Just because everyone and her brother wants to give their two cents to the mayor, that doesn’t mean Hizzoner has to listen. And as history teaches us, he often doesn’t. Herewith, a not-so-nostalgic look at how five of Bill de Blasio’s predecessors handled advice from their inner circle, the media and citizens—and the sometimes-disastrous results.
Michael Bloomberg 2002-2013
What they told him: Before the Boxing Day blizzard paralyzed the city in 2010, city officials urge Mr. Bloomberg to call a snow emergency, mobilize plows and generally acknowledge reality.
What he did: Very little. Streets, especially those outside Manhattan, go unplowed for days, as Mr. Bloomberg suggests complainers relax and take in a Broadway show. “A tale of two cities,” declares the Daily News, presaging a de Blasio campaign theme.
What happened: Furor. Mr. Bloomberg blames the slow response on drivers who blocked streets by moving their vehicles but praises Sanitation Commissioner John Doherty. “Mayor Bloomberg yesterday had his Katrina moment,” fumes the Post in a front-page rant.
Rudy Giuliani 1994-2001
What they told him: With the 1993 World Trade Center terrorist attack still fresh, Office of Emergency Management Director Jerome Hauer reportedly suggests moving the agency’s command center to Brooklyn.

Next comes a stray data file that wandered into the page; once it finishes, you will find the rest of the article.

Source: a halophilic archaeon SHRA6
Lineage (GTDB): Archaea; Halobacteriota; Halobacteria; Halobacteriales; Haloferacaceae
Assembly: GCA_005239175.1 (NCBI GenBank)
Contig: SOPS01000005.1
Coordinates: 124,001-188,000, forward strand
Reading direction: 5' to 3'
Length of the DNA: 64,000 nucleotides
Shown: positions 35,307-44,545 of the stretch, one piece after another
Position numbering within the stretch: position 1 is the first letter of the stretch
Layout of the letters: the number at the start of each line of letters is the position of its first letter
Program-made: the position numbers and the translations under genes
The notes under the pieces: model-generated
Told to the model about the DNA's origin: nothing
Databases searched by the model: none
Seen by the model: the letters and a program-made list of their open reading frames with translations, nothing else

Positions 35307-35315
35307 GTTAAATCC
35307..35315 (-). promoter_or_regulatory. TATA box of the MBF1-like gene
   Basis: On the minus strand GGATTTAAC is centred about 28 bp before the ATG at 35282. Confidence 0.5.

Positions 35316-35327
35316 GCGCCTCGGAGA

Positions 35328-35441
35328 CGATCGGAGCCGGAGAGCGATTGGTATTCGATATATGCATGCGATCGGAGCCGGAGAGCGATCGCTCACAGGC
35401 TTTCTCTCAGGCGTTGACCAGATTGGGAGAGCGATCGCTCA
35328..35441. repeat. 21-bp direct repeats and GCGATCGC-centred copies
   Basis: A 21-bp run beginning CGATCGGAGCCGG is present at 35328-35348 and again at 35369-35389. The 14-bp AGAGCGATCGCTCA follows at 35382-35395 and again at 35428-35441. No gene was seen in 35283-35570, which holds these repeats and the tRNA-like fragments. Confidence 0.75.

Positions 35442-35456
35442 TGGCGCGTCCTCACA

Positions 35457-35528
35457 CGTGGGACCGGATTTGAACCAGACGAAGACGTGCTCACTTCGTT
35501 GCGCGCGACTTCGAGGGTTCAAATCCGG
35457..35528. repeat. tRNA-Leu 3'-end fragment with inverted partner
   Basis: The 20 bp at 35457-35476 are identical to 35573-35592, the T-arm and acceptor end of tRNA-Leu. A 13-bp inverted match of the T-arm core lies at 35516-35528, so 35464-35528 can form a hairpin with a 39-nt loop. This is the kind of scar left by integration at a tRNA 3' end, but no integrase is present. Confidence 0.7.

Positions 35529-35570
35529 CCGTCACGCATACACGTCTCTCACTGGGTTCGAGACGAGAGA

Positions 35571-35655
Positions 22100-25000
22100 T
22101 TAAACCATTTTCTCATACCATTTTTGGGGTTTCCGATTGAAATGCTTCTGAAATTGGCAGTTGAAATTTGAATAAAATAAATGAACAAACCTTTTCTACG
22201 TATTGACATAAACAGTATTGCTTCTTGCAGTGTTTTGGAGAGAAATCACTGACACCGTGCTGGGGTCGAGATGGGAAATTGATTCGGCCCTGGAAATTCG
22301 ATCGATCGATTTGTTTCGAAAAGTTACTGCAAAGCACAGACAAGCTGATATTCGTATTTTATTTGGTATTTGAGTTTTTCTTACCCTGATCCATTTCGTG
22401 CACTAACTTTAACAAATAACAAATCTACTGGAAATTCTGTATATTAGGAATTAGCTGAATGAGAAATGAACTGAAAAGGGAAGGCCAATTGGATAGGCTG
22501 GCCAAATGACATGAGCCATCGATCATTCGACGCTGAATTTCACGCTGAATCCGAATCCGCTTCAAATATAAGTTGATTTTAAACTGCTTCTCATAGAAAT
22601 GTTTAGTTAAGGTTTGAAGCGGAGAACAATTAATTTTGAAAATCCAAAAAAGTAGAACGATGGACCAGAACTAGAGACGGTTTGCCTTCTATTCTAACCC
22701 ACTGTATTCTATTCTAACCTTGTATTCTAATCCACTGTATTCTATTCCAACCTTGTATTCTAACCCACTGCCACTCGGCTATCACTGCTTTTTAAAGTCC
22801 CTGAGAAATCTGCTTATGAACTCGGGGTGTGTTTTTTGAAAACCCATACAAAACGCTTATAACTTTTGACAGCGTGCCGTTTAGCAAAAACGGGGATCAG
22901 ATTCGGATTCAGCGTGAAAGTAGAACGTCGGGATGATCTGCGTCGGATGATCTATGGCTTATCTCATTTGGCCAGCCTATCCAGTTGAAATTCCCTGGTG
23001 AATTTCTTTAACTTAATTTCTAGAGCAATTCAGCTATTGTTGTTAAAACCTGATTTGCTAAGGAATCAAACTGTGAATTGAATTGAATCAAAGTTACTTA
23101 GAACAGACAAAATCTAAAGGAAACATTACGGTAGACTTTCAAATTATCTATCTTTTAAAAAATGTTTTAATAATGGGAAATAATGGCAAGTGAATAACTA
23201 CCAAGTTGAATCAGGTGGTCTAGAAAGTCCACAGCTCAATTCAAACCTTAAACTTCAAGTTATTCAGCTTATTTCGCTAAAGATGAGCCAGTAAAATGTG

What he did: Giuliani moves agency’s HQ to the 23rd floor of 7 World Trade Center.
What happened: Attacks of 9/11 destroy the department’s nerve center; Giuliani suggests the World Trade Center move was Hauer’s idea in the first place.
David Dinkins 1990-1993
What they told him: Stem the tide of crack-fueled violence gripping city at end of 1980s, urges everyone.
What he did: Unveils $1.8 billion “battle plan against fear,” which includes increasing NYPD by one-third to a historic high of almost 32,000 officers.
What happened: “Dinkins made the hires but didn’t effectively use the officers: They weren’t focused on crime but on community relations,” Giuliani Police Commissioner Bill Bratton recalls in 2010.
Ed Koch 1978-1989
What they told him: Advisers urge closing of Harlem’s historic Sydenham Hospital, which was created by the black community when black doctors couldn’t admit their patients into many hospitals. “It provided inferior care and cost more per patient than Bellevue,” Koch later says.
What he did: Closed the hospital.
What happened: Constituents get seriously pissed off. “What I didn’t take into consideration was the psychological impact of closing the hospital,” Koch later recalls. “The community didn’t care about the health care as much as the hospital, which was something special. I didn’t appreciate that.”
Abe Beame 1974-1977
What they told him: With the city facing a devastating fiscal crisis as he takes office, Beame gets advised to make fast and furious spending cuts.
What he did: Chops 65,000 jobs, freezes city wages, reduces services and restructures the budget.
What happened: Critics still claim that he moved too slowly. Beame loses seven-candidate primary, finishing third behind Mario Cuomo and Koch.